Forecast For 22nd June 2050

By Paul Homewood

The Met Office has taken to sending out forecasts of weather in three decades time, despite the fact that they are useless at forecasting more than a couple of days in advance!

 

https://blog.metoffice.gov.uk/2022/06/23/how-we-make-our-2050-forecasts-and-why-we-do-them/

To be fair, they do explain they are not actual forecasts on their blog:

You may have seen some of our forecasts that look a little further ahead than you would usually expect. Although they use the same graphics as our normal weather forecasts, we’ve been producing theoretical ‘forecasts’ for 2050 to look at what conditions we could expect to see in the UK if global greenhouse gas emissions continue to rise. 

One of the greatest challenges with communicating the risks of climate change is how to show, in a relatable way, how changes in our atmosphere could impact the weather we experience on the Earth’s surface. By showing what the weather could look like by 2050 at certain times of year, it helps people relate to how different their experiences might be under a changing climate. 

To date we’ve produced plausible scenarios for a July 2050 heatwave, Wimbledon and Christmas 2054, and now we’ve examined how Glastonbury could look in 30 years’ time. 

Plausible scenarios

The key aspect to these ‘forecasts’ is that they are plausible weather events for 2050. Of course, it isn’t possible to create a genuine weather forecast for 2050, however it is possible to generate a realistic forecast based on the atmospheric conditions projected for the future. 

The future forecasts are based on climate projections using a high-emissions scenario. One of the biggest sources of uncertainty in climate change is how much the world manages to reduce greenhouse gas emissions in the years to come. That’s why climate scientists model future global warming under various scenarios.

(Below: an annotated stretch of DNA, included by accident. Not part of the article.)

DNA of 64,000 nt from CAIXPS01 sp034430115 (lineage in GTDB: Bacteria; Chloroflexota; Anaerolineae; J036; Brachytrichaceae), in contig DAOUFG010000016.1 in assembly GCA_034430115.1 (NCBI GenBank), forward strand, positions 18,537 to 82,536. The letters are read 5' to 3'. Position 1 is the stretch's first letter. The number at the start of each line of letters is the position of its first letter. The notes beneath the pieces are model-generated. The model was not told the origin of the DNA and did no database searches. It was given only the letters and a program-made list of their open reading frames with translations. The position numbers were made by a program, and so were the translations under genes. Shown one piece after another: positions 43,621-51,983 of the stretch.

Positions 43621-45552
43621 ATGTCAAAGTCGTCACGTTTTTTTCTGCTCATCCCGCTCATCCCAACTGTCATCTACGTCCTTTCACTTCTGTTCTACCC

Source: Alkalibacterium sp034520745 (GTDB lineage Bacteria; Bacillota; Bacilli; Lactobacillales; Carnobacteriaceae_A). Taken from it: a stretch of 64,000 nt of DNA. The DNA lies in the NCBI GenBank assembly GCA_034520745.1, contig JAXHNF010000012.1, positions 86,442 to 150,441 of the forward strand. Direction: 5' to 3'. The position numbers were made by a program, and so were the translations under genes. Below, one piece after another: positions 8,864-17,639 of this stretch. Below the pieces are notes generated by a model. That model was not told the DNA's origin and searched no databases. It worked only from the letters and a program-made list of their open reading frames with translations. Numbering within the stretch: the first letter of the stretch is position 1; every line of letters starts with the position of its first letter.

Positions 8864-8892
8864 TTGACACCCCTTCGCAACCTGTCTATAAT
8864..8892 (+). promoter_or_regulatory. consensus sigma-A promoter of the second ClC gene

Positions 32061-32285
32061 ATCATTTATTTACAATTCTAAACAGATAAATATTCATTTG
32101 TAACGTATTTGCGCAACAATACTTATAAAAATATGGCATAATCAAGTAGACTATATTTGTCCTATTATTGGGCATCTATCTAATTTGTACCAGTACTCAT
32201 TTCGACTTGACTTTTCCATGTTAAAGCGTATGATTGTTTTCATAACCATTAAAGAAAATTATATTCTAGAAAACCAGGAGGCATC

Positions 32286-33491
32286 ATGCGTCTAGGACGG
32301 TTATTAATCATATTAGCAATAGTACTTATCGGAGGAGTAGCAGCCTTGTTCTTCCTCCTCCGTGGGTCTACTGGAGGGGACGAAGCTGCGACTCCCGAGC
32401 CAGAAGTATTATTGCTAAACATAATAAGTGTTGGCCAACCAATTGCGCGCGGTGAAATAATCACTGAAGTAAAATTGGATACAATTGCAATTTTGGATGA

https://blog.metoffice.gov.uk/2022/06/23/how-we-make-our-2050-forecasts-and-why-we-do-them/

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Here’s that forecast for Glastonbury:

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The only trouble is that they are not in an way plausible.

For a start, the “high emissions” scenario, RCP 8.5 is simply not credible , as pretty everybody, except the BBC, admits. Using this scenario is purely designed to frighten people, and is reprehensible for a supposed public service body.

But more significant is the fact that their absurd forecast bears no relation to what has actually been happening to the UK climate.

For instance, their pretend forecast talks of 40C heatwaves in Doncaster, and for several days not just one. But the record temperature for Doncaster is only 35.5C. There is not the remotest chance of temperatures reaching 40C there.

In Central England it is a similar story, with a record of 34.2C, set in 2019. This was 0.8C higher than in 1990, and as the data shows was an outlier. Other than that temperatures since 1990 have failed to exceed that year or 1976:

image

There is always a chance of another outlier in future years, which may push the record up towards 35C. But to pretend that 40C heatwaves will become the norm is irresponsible, dishonest and disreputable.

Such claims have nothing to do with science, and are only designed for propaganda purposes. Hence the long winded lecture at the end of the video telling us we must all cut our emissions or else.

We might, of course, have a little bit more confidence in the Met Office predictions, if climate scientists had not assured us years ago that we would all be enjoying Mediterranean summers by now!

image

The inconvenient reality is that summers are still no hotter than in 1976, and even the boiler of 2018 was barely hotter than 1995:

 

image

Torremolinos? More like Frimpton-on-Sea!

via NOT A LOT OF PEOPLE KNOW THAT

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June 27, 2022 at 02:35PM

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